Sex sells, defying economic slowdownJanuary 19th, 2009 - 10:21 am ICT by IANS
Amsterdam, Jan 19 (DPA) Despite an economic slowdown and a credit crisis, Dutch sex shops and businesses offering erotic services appear to be doing just fine.Phone inquiries among several leading sex shops and erotic business owners in Amsterdam indicate the erotic sector is relatively stable.
“Sales are going well,” says Madeleine Vreekamp of Mail&Female, located in Amsterdam.
The store, which is not located in the red light district and, therefore, caters predominantly to Dutch customers, says its erotic products are known for their top quality.
“Our turnover is still increasing steadily,” says Vreekamp. “In times of economic crisis, consumers focus on quality rather than on quantity.”
Vreekamp added that her business would launch next month a new online service - the details of which remain undisclosed - that is expected to increase sales even further. The company is also considering opening a new store elsewhere.
Spokesperson Mario van der Stelt of Cobeco Pharma, which distributes erotic products to sex shops, says it saw unprecedented 12 percent growth during the last two months of 2008.
“So far, our January sales - usually a bad month for our industry - are also going incredibly well,” says Van der Stelt.
Cobeco is known for relatively cheap and simple erotic merchandise, such as lubricants and food supplements to boost one’s libido.
“We think that in times of economic crisis, sex becomes a popular pastime because it’s basically free of charge,” says Van der Stelt.
Van der Stelt referred to a British survey, YouGov, performed among 2,000 British adults in December. According to the survey, sex was found to be the most popular low-cost activity of adult British citizens.
Danny Linden of the Absolute Danny erotic store in Amsterdam also says business is stable.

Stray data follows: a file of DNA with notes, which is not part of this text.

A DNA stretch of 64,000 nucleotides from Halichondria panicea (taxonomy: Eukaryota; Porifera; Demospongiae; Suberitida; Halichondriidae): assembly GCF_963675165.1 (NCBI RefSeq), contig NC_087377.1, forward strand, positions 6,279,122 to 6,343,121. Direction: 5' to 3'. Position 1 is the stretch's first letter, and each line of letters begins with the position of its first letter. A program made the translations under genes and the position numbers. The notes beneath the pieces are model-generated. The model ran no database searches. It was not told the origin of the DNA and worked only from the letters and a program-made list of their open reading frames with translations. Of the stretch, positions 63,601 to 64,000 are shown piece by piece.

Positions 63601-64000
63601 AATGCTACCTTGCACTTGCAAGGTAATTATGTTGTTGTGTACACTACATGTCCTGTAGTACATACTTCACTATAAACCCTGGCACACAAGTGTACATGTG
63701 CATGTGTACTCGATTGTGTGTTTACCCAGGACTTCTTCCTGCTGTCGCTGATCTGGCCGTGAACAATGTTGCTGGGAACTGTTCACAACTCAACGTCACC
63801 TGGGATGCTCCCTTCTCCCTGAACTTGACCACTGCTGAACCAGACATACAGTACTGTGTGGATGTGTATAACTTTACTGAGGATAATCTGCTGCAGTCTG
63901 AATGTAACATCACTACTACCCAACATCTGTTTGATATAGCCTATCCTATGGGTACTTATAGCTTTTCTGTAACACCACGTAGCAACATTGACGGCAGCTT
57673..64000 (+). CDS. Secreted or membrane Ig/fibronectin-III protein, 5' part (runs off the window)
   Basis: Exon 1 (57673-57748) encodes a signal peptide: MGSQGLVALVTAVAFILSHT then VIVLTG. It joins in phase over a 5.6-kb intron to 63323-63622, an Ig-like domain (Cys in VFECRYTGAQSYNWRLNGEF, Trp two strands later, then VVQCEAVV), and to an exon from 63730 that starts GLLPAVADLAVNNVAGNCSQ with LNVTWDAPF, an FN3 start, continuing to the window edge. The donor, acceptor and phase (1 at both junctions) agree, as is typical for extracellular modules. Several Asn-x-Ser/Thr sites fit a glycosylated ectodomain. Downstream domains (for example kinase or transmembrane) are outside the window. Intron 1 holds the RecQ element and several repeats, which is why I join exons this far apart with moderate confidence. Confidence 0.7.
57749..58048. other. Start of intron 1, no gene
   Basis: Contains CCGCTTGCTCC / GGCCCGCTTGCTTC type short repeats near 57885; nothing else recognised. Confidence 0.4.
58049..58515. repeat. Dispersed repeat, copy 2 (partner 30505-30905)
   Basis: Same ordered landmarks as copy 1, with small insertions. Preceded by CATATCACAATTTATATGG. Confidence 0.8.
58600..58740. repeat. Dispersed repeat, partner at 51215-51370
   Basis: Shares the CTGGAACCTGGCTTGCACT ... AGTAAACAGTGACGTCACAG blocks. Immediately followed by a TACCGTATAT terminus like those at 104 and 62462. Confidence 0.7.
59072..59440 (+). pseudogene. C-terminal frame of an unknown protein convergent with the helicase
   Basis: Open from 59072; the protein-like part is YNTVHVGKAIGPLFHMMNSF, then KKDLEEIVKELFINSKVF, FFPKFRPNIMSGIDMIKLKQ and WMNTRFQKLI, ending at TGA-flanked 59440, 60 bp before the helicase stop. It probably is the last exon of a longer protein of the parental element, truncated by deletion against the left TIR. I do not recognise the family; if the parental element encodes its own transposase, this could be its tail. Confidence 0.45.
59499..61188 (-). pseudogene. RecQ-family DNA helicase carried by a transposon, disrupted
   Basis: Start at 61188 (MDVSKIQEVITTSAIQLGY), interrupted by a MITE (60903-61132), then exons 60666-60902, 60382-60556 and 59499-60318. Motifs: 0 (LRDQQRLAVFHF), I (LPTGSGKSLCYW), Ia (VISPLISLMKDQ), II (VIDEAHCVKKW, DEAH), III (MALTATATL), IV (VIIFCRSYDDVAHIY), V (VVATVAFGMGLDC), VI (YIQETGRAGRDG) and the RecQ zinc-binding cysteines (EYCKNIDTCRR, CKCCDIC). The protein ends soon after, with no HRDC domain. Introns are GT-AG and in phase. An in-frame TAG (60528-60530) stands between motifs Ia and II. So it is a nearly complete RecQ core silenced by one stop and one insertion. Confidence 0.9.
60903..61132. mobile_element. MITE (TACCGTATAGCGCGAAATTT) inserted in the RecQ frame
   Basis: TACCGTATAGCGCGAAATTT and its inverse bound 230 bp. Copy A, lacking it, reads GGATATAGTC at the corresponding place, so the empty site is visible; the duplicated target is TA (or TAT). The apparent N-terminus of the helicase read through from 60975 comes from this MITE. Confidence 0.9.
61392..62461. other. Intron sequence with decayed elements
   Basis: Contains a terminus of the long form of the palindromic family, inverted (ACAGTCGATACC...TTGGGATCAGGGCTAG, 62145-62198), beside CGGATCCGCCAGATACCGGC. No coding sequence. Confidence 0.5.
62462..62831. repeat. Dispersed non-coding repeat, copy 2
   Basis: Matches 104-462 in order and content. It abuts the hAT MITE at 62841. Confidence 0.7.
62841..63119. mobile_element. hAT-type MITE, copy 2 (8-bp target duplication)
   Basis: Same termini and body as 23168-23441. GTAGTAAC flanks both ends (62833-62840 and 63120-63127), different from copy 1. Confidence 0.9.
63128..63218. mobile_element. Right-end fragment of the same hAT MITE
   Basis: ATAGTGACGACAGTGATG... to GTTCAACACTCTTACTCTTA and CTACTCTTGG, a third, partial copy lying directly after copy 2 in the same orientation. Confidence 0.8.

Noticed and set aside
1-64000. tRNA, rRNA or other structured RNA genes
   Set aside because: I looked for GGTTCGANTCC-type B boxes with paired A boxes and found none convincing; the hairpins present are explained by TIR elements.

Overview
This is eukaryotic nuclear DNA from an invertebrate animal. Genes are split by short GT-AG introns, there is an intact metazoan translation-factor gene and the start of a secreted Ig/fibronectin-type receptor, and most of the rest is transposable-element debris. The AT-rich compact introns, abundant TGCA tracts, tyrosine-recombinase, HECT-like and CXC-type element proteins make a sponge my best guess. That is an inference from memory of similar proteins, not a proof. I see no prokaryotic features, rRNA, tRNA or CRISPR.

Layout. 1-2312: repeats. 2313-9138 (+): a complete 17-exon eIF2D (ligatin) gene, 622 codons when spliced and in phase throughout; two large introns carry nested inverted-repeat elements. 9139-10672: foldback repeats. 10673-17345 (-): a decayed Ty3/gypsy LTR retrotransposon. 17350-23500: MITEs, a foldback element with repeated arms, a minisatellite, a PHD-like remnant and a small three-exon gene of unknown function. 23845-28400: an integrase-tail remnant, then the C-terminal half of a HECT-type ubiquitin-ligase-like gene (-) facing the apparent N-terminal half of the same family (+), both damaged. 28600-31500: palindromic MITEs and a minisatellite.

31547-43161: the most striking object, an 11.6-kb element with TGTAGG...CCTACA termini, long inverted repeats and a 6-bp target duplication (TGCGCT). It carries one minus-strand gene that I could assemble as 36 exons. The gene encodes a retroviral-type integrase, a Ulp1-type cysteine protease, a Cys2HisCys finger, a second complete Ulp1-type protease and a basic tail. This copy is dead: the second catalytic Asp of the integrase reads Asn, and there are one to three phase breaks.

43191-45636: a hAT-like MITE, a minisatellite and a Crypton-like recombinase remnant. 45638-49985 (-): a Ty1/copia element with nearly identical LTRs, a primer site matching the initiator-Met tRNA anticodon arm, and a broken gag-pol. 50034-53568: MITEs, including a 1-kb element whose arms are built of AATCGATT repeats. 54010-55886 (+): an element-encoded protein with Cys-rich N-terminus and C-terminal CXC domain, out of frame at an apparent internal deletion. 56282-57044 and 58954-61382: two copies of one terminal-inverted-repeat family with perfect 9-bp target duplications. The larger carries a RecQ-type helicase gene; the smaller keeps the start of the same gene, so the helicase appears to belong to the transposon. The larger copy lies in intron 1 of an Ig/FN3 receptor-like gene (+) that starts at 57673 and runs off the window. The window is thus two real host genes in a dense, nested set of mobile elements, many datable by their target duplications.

“Some 60 percent of our customers are foreigners. They come mostly from Britain, Germany, the US and Dubai.
“We serve the top segment of the erotic market and the economic recession is, apparently, not yet felt by these people.”
Bad publicity about the Amsterdam red light district in global media has affected the local sex industry more, says Linden.
Ever since September 2007, Amsterdam authorities have closed down brothels and sex businesses in an attempt to reduce sex-industry related crime, such as money laundering and trafficking of women.
“In the last two years, global media outlets have published many stories about presumed problems in the red light district, and about the area being cleaned up by the authorities. Our business has been located in the red light district for 11 years,” said Linden.
“I have never experienced any of the negative things so often printed in global media. I feel very safe over here, and I also think it’s very clean,” she said.
“And while some brothels have been closed, the truth is that the red light district is flourishing,” Linden added. “Nevertheless, ever since the negative publicity began, we have received calls from international clients from as far as India, to check if we still exist before they come here.”